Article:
What Is a Cap in Soccer?
While most soccer competitions are on the club level, some events, such as the World Cup, bring together national teams instead. It’s a great honor to be selected for the national team and appear in a game wearing the shirt representing the player’s native country, regardless of how much money or fame that player has already earned with his club. Those who appear in international games officially sanctioned by FIFA are said to have collected ‘caps’ for their country. Thus, the number of caps a player has on his resume corresponds to the number of appearances for his national team over his career.
Not surprisingly, players with a lot of caps are widely recognized as legends and treated with a mixture of awe and respect by fellow players as well as spectators. National team appearances may not be as profitable as club contracts, but they bring even greater glory and could lead to virtual immortality in case a big trophy is brought home. With this in mind, it’s worth spending some time to fully understand what is a cap in soccer and why this number tells us something important about a player.
How can soccer caps be earned?
As we already mentioned, caps are earned by being invited to and appearing for the national team. However, only certain games are counted towards the official total, so it can be pretty hard to earn caps, especially for a player born in a large nation with a strong soccer tradition. This includes matches played within the World Cup qualifiers and the World Cup itself, all continental championship qualifiers along with the final tournament, Olympic qualifiers as well as the Olympics, and any friendlies that were officially sanctioned by FIFA. Only senior team matches are counted, so players that represented their country at the youth level don’t earn caps for their efforts.
It’s not enough to be merely selected and present on the bench – only players who enter the game earn the cap for that match. The amount of time spent on the pitch is irrelevant, as all players who appear on the pitch get equal credit. In practice, that means only the 11 starters and potentially several substitutions can add to their cap total after a single game, and it’s impossible to earn more than one cap per match. Considering that some national teams only play a handful of games that award caps during a calendar year, it’s clear that even for the best players, the process of collecting soccer caps is a slow and painstaking endeavor.
Why is a ‘cap’ used to indicate international appearance?
Today, a cap is a well-established term in soccer, and most fans know what it means. However, the origin of the term is not widely known, and there is an interesting story behind it. Like many other stories in football, this one happened on the island where the game was invented – Great Britain. In the 19th century, there was a practice of awarding physical embroidered caps to all players who represented their country in a game. This commemorative item was very popular with the general public, and the term was generalized to symbolize a player’s contributions to the national team.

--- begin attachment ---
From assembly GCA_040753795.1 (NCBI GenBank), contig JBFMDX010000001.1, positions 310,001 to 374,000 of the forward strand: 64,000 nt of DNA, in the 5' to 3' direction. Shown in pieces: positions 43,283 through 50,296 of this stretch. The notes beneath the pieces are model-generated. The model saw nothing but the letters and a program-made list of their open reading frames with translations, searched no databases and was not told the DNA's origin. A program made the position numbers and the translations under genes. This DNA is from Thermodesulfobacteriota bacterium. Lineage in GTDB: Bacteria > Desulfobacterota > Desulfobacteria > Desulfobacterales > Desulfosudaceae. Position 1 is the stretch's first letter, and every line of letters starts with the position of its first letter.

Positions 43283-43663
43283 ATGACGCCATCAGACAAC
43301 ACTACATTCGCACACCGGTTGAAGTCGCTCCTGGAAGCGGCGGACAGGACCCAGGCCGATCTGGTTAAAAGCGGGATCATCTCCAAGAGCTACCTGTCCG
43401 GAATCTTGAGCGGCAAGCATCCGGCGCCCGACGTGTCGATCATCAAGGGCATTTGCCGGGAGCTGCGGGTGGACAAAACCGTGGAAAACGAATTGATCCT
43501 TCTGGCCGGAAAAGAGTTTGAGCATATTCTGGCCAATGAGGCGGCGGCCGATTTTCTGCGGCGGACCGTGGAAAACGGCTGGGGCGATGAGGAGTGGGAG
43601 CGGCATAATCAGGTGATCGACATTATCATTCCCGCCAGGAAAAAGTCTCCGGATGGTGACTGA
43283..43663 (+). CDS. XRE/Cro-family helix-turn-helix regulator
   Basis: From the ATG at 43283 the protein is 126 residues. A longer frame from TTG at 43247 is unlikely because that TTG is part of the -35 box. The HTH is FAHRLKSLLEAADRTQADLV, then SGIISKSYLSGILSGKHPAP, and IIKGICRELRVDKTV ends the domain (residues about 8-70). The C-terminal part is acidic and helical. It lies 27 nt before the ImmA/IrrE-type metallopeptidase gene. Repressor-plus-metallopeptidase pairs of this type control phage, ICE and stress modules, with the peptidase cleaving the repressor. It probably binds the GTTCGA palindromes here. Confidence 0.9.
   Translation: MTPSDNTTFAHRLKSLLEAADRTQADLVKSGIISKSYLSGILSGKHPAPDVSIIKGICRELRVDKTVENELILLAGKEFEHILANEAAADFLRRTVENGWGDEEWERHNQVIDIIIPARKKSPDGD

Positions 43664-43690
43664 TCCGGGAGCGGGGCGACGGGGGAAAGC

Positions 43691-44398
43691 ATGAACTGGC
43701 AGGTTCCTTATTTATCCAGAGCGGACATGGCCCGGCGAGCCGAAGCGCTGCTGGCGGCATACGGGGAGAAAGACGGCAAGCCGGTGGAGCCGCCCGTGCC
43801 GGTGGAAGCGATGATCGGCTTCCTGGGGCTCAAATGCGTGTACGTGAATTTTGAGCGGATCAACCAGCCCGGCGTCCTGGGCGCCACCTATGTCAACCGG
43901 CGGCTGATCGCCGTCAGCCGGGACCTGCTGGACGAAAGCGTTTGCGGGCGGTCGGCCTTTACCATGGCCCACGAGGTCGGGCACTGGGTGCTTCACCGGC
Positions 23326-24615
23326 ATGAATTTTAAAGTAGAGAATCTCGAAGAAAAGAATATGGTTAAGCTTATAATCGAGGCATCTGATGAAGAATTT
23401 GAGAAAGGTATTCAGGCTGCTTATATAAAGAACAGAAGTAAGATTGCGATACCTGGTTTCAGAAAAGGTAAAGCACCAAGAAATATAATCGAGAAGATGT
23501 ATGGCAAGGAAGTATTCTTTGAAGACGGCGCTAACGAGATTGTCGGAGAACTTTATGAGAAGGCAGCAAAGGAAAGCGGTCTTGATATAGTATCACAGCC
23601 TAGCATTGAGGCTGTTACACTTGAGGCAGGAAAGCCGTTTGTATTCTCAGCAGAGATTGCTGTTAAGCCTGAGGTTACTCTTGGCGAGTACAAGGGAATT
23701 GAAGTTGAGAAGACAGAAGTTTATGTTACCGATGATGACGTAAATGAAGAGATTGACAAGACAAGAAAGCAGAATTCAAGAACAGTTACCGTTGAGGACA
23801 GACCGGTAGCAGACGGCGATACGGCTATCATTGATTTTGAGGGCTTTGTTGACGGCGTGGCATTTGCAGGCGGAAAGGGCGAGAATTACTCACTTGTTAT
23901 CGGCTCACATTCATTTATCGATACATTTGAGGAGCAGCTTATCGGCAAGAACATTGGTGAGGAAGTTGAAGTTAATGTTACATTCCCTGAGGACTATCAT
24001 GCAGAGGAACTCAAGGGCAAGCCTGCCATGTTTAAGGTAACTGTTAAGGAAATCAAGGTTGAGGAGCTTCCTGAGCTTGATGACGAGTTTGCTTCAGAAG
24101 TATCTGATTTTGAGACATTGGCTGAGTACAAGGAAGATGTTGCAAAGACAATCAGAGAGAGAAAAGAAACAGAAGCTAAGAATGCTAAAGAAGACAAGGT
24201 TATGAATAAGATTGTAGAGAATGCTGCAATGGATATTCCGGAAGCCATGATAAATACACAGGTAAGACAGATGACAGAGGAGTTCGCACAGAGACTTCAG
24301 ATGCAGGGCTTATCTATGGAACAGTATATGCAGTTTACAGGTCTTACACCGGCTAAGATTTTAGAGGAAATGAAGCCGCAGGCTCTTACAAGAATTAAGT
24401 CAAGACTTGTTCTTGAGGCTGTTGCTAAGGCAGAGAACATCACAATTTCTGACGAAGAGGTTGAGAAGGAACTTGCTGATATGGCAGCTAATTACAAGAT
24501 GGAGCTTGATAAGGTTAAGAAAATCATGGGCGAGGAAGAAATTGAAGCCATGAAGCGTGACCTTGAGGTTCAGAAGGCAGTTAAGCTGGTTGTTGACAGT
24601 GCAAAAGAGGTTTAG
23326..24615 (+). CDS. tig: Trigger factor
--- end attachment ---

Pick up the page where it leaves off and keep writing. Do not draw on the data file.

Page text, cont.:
Today, this practice has been long discontinued and mostly forgotten. In some instances, a player could be given a physical cap as a gift to mark a big milestone, for example, his 100th official cap. Other than that, the cap number is purely symbolic and represents just another statistic that explains how successful a player’s career was.
Which players hold the records for most caps?
Given the scarcity of possible caps and the difficulty of remaining at a level of the national team over a long period, collecting a large number of international soccer caps is a huge achievement. Players who are near the top of the all-time table in caps in their respective nations command a lot of respect. In general, a cap total that exceeds 100 is considered exceptional, but some players have pieced together nearly twice that many.
The official record holder on the global level is Bader Al-Mutawa, who appeared for Kuwait a staggering 196 times, narrowly passing the previous leader, Soh Chin Ann of Malaysia, who was atop of the list for decades with 195 caps. Cristiano Ronaldo of Portugal is currently third with 189 games played for the national team, and as an active player, he could easily add a few more appearances to this total in the future. A few other famous players with a lot of caps are Sergio Ramos of Spain with 180, famous goalkeeper Gianluigi Buffon of Italy with 176, and Lionel Messi of Argentina with 162. The US player with the most soccer caps in history is Cobi Jones, with 164.
How much importance should be given to caps?
The number of caps depends on several different factors, including the length of a player’s career, the level of success of his national team, and even the size of his nation. There is a clear correlation between the quality level and the number of caps, but solid players that have been cornerstones of smaller national teams for a generation can often rival true superstars in this stat. That’s why it can be dangerous to use the number of caps as the primary parameter for evaluating a player’s career without taking into account the number of goals scored, win-loss record, major competitions won, and other meaningful inputs.
On the other hand, a cap number in the triple digits represents a stamp of approval of a legendary career. It takes a very long time to collect that many international appearances, and any player who was a part of a national team for a decade or longer has a place in the soccer history books. Caps are probably best understood as a legacy stat – they may not be the best proxy of greatness, but they measure sustained relevance and consistent contributions at the highest level of the sport.